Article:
Transparency time. Finding the right words to say is not usually a problem for me. Keeping my many words to a minimum, keeping my words to myself, that’s more along the lines of my usual challenge, but writing this blog has been HARD. It has been hard to find the right words to say. As I write, it occurs to me that there is a lot in that one sentence that expresses the difficulty. I’ll come back to that.
I’ve written three different lines of thought and though there was some truth, sincerity and even the scriptures to prove my point, none of my attempts hit home. Too preachy, start over. Too prideful, arrogant, start over. Too confusing, set it aside, forget it, let someone else do it. Hmm, tempting.
Jen Barnes, inspirational, instigator and “let’s get this girl awake” woman of God that she is, offered her help to write it. Thank you, Jen for that because that is when it hit me. This challenge is a picture of the various work-arounds we have done to avoid the uncomfortable. We all know that something must be said but how do we say it? How do we not mess up? I might say something wrong, hurtful or racist, then if that happens does it mean I’m a racist? If so, does that mean there is something that ugly hiding in my heart I might have to acknowledge? No, Lord, say it isn’t so! But He’s not saying that. He is exposing us. Allowing us to see what message is hiding in our souls, making our assumptions and covering our shame and insecurities with a little bandage that allows us to move on. Never dealing with the thorn in our heart, instead we manage to avoid sticky, uncomfortable conversations. Hence, the work-around.
Sisters, the Lord Jesus will not let us continue to shove this call aside. Racism is a heavy weight, the sin that so easily besets us, society, and THE CHURCH! In what may be the theme scripture of 2020, Hebrews 12 (MSG), The Bible tells of a coming shaking which will be for the correction of God’s people, a thorough house cleaning that will leave us encouraged, strong and ready to run. If I lay this word beside our fractured and divided nation, church and people, I see a clear message that demands my attention.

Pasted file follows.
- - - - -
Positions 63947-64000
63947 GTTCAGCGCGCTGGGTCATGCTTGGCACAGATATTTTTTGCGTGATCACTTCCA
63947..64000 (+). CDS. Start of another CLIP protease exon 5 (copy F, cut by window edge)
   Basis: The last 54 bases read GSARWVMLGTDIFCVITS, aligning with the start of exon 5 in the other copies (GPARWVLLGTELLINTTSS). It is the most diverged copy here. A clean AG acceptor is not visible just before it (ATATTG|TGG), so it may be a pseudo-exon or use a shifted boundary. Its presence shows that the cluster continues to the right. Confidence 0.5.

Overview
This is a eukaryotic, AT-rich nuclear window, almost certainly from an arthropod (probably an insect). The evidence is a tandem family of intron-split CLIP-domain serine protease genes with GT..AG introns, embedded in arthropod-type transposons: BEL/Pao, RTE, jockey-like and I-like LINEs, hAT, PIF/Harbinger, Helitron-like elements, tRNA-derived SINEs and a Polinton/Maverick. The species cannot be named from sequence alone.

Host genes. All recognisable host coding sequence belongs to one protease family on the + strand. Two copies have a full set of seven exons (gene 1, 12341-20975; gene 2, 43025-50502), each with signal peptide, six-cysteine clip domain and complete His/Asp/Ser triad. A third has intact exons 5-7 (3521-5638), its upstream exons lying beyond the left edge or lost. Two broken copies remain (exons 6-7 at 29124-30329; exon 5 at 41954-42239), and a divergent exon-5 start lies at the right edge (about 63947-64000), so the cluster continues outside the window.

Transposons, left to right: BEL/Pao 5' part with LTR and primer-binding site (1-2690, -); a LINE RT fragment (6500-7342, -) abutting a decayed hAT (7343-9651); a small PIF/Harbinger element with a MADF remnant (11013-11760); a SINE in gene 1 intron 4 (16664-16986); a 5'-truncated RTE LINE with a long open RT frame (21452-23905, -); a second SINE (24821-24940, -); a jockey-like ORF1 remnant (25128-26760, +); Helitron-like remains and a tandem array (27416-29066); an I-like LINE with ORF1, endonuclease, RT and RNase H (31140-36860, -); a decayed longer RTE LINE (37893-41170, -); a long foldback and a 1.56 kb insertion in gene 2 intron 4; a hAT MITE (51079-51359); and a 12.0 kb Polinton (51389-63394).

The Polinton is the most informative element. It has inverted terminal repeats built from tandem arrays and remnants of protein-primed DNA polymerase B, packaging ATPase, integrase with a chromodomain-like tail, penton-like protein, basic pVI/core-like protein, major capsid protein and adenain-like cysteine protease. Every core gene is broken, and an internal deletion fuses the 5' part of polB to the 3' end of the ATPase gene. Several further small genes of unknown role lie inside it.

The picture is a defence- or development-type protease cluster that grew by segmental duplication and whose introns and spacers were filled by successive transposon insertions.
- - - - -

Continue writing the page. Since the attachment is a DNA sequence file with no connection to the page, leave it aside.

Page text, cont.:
Strip down, start running, no parasitic sins of racism.
Keep your eyes on Jesus – study how He did it!
He never lost sight of where He was headed – to be seated with God (with ALL God’s children seated with Him)
This is a fight against the sin of racism, hate, pride
Others have suffered more than we have in this fight against sin, most especially Jesus.
God regards us as His children and is correcting us now so don’t shrug off His discipline where we need
No matter our race we are all part of the family of God, purchased with the same precious price, the Blood of Jesus. I hear a powerful mandate from Him in verses 14-15.
Work at getting along with each other and with God. Otherwise you’ll never get so much as a glimpse of God. Make sure no one gets left out of God’s generosity. Keep a sharp eye out for weeds of bitter discontent. A thistle or two gone to seed can ruin a whole garden in no time.
Work at getting along, get the weeds out of our heart. It should be simple, but why is this still so hard for us? We know better. We are Christ-followers. I’m not racist, right? Why is it hard to write a blog, be at ease or have a deeper conversation with a friend or stranger of another skin color?
I see where this parasitic sin of racism has continued to affect my behavior, even as I might deny its existence. For hiding in my lament; “IT’S HARD TO FIND THE RIGHT WORDS TO SAY.“ was an impossible mandate. Internal hope is crushed before you ever reach out a hand in friendship by a false requirement of perfection that is NOT from God.
Lie: My words have to be right and perfectly expressed or I will be ashamed for hurting someone, look foolish and be rejected.
Truth: I will make both mistakes and progress, and I will learn and will find my way to the right words if I am not running from the conversation.
Lie: My first step toward eradicating racism is to “SAY” something.
Truth: My first action should not be to talk but to LISTEN. In that act of love, my heart will know how to respond. James 1:19 tells us to be quick to listen, slow to speak and slow to get angry. Listening ultimately brings wisdom to your words and calm to your emotions. At the same time, we are better able to hear Jesus and His words of love, repentance, forgiveness, and peace as we are seek to know one another.
And by the way, I am not a racist. I refuse to be a racist. I am anti-racist.
ABOUT THE AUTHOR: Kellie Copeland is an outreach minister, author and speaker. Through her ministry and as “Commander Kellie,” she has developed the Superkid Academy Church Curriculum for ages 6-12. She is the author of Protecting Your Family In Dangerous Times and has also created various children’s music albums and videos. Today, Kellie’s passion is to see others know Jesus both in His word and worship.